Cars these days are often quite boring, and by that, we don’t mean the performance or technology within them. No, we’re talking about colors. Most automobiles these days are painted in safe and drab colors like silver, black or white, which is why we totally dig what Porsche did over in Thailand.
To celebrate 30 years of successfully selling fine German sports cars in the country, the firm created the 911 Carrera GTS 30 Years Porsche Thailand Edition that customers can order in one of seven special paint-to-sample colors. Plus, they made one that shows them all off at once.
Each of the seven colors is associated with a day of the week in a reference to Thai mythology and astrology. Next to the actual date of birth, the day of the week that you were born also has a very special meaning in Thailand, and the colors of the limited production-run 911 correspond to the days of the week: Signal Yellow (Monday), Ruby Star (Tuesday), Signal Green (Wednesday), Pastel Orange (Thursday), Riviera Blue (Friday), Ultraviolet (Saturday) and Fire Red (Sunday).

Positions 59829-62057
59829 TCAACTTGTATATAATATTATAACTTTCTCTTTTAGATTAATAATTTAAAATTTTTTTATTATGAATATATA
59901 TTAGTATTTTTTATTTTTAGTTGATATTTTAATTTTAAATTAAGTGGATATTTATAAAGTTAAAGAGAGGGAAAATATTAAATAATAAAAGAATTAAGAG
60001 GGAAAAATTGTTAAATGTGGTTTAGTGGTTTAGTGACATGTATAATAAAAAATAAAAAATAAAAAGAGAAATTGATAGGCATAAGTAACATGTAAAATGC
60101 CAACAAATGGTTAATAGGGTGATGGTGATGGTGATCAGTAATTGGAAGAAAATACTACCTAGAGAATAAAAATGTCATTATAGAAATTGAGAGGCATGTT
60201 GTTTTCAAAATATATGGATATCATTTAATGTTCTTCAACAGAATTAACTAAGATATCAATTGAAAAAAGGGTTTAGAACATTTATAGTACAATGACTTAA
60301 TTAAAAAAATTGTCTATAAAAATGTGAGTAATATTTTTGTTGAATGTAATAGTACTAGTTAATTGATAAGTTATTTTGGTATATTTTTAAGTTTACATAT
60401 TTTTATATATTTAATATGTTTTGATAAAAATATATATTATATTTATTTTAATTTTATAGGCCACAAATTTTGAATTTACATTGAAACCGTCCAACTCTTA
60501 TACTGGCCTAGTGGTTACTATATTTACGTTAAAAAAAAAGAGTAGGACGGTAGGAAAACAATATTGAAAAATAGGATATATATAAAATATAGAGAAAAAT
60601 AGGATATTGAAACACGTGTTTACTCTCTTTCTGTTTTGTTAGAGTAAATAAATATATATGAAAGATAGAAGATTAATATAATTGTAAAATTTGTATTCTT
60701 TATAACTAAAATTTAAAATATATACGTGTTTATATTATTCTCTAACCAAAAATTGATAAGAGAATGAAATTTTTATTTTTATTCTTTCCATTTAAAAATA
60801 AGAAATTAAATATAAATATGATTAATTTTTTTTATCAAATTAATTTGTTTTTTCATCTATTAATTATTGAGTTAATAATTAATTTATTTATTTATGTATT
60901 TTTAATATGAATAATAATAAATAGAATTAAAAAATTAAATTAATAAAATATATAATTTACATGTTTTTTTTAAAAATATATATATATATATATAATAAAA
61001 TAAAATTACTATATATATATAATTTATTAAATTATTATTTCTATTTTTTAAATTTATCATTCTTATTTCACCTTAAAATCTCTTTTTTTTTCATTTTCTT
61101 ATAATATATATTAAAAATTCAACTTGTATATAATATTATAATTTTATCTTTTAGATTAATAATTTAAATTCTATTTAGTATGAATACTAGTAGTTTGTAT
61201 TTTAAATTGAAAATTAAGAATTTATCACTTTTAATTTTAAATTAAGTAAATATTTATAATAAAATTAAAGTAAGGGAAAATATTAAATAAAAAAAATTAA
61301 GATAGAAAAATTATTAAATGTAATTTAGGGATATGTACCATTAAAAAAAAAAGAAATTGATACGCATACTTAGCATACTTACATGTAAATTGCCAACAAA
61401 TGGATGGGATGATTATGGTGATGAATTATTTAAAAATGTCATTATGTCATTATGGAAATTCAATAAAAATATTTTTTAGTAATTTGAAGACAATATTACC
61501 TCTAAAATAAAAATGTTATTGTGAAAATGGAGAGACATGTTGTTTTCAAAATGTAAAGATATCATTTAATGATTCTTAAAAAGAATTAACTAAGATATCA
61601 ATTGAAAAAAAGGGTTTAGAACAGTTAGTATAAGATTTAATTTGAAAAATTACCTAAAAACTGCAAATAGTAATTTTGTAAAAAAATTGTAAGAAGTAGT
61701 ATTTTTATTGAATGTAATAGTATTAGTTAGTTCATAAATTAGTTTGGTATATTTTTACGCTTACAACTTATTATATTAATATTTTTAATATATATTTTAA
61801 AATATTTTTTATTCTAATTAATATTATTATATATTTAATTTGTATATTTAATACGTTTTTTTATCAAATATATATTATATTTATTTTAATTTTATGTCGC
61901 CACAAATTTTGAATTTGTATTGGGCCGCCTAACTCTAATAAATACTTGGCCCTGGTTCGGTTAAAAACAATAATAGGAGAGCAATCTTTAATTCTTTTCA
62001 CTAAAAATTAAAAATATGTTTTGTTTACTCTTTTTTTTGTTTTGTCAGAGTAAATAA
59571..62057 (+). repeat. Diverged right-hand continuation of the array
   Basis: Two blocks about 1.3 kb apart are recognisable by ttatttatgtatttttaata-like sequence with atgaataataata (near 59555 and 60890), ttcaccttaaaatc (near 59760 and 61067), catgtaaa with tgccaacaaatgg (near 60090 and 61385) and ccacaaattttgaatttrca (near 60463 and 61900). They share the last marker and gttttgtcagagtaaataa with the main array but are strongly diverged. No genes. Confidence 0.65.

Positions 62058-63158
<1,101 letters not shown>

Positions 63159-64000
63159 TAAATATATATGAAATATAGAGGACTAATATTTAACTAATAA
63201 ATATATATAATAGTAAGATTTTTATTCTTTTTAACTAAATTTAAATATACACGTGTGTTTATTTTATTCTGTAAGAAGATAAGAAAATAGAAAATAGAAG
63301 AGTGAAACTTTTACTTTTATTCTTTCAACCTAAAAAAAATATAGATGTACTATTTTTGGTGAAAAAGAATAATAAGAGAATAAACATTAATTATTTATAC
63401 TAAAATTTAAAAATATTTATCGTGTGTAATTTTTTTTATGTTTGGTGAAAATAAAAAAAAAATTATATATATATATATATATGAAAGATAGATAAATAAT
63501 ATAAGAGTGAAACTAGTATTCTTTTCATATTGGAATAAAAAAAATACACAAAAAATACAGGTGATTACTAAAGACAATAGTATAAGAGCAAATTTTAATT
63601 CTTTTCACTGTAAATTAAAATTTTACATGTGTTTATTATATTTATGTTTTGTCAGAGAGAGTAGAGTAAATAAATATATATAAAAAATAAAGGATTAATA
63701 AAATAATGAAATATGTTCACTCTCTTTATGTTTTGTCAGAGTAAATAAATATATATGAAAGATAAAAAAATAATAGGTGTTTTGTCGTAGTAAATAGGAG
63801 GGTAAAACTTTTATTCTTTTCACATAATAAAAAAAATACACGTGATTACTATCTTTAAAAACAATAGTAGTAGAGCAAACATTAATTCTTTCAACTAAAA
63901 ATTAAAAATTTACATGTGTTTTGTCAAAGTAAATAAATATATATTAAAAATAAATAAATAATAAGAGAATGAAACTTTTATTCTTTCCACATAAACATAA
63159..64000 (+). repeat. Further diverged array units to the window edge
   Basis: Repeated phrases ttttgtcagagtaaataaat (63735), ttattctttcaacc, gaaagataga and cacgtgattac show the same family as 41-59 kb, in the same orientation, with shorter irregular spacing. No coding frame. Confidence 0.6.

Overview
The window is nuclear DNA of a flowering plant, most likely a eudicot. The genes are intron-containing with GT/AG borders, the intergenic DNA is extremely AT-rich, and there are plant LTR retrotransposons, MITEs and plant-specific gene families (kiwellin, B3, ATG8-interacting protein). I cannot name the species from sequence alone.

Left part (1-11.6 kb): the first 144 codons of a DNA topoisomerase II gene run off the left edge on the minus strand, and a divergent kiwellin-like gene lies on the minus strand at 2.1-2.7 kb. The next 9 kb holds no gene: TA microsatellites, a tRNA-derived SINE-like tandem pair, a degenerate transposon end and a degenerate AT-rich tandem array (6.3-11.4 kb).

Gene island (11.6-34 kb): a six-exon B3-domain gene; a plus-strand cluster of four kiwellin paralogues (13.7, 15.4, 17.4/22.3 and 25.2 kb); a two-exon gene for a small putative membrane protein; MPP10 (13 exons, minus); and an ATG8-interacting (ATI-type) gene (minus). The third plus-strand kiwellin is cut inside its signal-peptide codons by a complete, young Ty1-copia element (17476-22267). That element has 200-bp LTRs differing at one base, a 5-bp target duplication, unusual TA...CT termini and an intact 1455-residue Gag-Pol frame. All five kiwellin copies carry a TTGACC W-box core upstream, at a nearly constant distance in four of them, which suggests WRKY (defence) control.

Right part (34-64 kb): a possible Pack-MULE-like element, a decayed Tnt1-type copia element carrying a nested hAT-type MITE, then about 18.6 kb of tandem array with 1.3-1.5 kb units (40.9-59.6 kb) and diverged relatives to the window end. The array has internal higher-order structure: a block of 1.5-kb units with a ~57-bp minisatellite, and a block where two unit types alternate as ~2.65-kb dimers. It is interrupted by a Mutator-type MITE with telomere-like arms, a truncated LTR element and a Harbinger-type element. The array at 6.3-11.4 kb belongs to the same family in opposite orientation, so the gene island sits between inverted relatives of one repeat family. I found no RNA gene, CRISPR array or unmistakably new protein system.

(NOTE: The VISOR brand does not believe in astrology.)
The paint-to-sample tones from Porsche’s Exclusive Manufaktur is painted onto the body of the car and all add-on parts, and also applied by hand to the 20- and 21-inch Turbo S wheels.
A plaque on the B-pillar shows everyone that this is a special-edition car, and five slats in the rear decklid on the driver’s side have been finished in red, white, and blue as a nod to the Thai flag. The special exterior colors are also repeated in the cabin, where trim parts in the center console and the dashboard are finished in them.
The center sections of the seats are covered with black corduroy; the armrests are embroidered with an anniversary logo; and a ‘30’ is embossed on the center armrest.
While the cars look great when painted in one of the seven colors, the car we really dig most is the hand-painted one-off that displays them all at once, and that was unveiled during a gala at the Queen Sirikit National Convention Center in Bangkok.
Wouldn’t traffic look much better if there were more cars like this?